Wednesday, November 11, 2009

Buggered BofA Disclosure?

I am a little late to the game on this news, but it's important nonetheless. A while back legal commentators floated the idea that BofA's limited waiver of privilege may have been done incorrectly.

Recall that BofA waived privilege to documents protected by attorney-client privilege, but only in three instances: to the SEC in that agency's pending case in the S.D.N.Y.; to NYAG Cuomo in his pending investigation, where any litigation would occur in a NY State court; and to Representative Ed Towns (D-NY), who Chairs the House Committee on Oversight and Reform that is investigating BofA and the Merrill merger generally.

I have no particular eagerness to show procedural adeptness, so only repeat the analysis of those who are otherwise so-credentialed. The disclosure was drafted under FRE 502. The Rule allows limited disclosure to one party, without having that disclosure be expanded to unrelated parties in the course of other lawsuits. The Rule does not reference "waiver," however. BofA (and their outside counsel on this matter, Cleary Gottlieb) are alleged to have botched their filing under FRE 502 by repeatedly using the word "waiver" instead of court order. Commentators argue the difference is larger than semantics, and in fact, whatever documents BofA produced to the SEC, Cuomo, or Towns, will have to be reproduced to any other plaintiff upon request. (In which case, the only protected documents are those that have not been produced at all or to anyone).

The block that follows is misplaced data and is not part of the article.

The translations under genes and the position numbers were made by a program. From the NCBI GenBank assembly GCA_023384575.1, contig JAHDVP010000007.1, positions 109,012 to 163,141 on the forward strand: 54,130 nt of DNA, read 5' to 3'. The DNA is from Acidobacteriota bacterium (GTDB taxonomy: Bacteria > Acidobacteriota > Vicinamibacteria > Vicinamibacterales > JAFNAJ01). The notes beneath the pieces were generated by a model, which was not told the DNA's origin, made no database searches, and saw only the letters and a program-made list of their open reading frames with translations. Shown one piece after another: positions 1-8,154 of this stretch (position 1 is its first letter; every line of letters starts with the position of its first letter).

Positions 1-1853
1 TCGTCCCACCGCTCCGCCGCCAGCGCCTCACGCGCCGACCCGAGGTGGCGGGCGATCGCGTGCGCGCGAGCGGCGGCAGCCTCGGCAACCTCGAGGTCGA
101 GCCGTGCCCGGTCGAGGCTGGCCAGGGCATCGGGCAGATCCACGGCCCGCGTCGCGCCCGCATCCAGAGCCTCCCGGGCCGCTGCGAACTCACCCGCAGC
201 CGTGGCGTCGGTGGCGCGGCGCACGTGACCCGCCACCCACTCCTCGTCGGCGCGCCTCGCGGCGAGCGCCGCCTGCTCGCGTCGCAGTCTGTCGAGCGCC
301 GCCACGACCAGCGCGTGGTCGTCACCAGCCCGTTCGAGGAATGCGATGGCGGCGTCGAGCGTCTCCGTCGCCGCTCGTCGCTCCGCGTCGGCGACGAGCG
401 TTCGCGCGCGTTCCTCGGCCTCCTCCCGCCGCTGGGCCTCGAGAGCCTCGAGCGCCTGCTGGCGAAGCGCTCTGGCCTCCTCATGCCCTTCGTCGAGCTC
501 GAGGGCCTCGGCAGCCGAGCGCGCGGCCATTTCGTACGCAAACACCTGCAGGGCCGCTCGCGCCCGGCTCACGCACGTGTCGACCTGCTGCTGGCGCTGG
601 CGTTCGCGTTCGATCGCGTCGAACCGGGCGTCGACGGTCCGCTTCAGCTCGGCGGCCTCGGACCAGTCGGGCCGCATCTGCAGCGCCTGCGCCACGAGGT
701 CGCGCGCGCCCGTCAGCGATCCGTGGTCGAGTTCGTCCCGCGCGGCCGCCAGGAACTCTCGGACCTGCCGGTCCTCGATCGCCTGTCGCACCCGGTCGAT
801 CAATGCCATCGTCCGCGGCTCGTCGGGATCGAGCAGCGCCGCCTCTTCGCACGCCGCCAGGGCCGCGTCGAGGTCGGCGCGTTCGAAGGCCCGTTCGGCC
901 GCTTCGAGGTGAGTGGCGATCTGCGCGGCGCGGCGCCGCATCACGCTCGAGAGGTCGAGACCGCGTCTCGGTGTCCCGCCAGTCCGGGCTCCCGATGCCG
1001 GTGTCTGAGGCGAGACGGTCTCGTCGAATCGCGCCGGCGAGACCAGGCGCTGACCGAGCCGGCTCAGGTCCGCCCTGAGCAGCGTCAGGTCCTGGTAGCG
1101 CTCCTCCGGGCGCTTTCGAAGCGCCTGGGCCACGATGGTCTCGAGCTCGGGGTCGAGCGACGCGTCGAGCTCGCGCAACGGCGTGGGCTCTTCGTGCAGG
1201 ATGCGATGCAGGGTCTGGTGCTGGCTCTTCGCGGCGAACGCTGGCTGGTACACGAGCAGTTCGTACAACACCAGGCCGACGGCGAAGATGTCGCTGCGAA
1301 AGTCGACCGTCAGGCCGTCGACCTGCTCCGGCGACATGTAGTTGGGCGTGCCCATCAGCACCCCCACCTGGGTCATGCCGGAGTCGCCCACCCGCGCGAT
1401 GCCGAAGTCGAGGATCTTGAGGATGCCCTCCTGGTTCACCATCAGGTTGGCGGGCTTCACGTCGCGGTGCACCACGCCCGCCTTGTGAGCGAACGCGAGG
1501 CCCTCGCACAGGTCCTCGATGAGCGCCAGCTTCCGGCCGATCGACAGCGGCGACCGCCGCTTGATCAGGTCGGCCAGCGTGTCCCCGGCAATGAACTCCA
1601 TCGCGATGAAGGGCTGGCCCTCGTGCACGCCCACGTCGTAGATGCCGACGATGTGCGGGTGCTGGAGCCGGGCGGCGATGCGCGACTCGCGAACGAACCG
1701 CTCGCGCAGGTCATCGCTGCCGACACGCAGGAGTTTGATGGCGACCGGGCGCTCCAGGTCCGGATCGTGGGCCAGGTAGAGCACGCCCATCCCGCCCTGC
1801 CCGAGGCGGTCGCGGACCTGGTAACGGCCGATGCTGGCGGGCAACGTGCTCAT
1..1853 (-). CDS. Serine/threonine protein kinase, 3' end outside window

To offer an idea of how large this production could be: when BofA filed paperwork under FRE 502 for limited disclosure, the company named 58 different law suits that should not have access to the newly produced documents.

Of course one group of plaintiffs has decided to test the waters. There is a shareholder derivative suit progressing in the Delaware Chancery Court that has requested and received permission to subpoena all documents regarding the Merrill merger from BofA outside counsel (Wachtell Lipton and Cleary Gottlieb) and to subject various executives to deposition (including former Merrill CEO John Thain). BofA defense counsel for the Chancery Court matter is Davis Polk.

The fall-out from the media attention has been predictable: more commentators indicate the waiver was done incorrectly; BofA maintains it was done correctly. FRE 502 is only a little over one year old and it is widely anticipated there will be a fight before the documents are produced.

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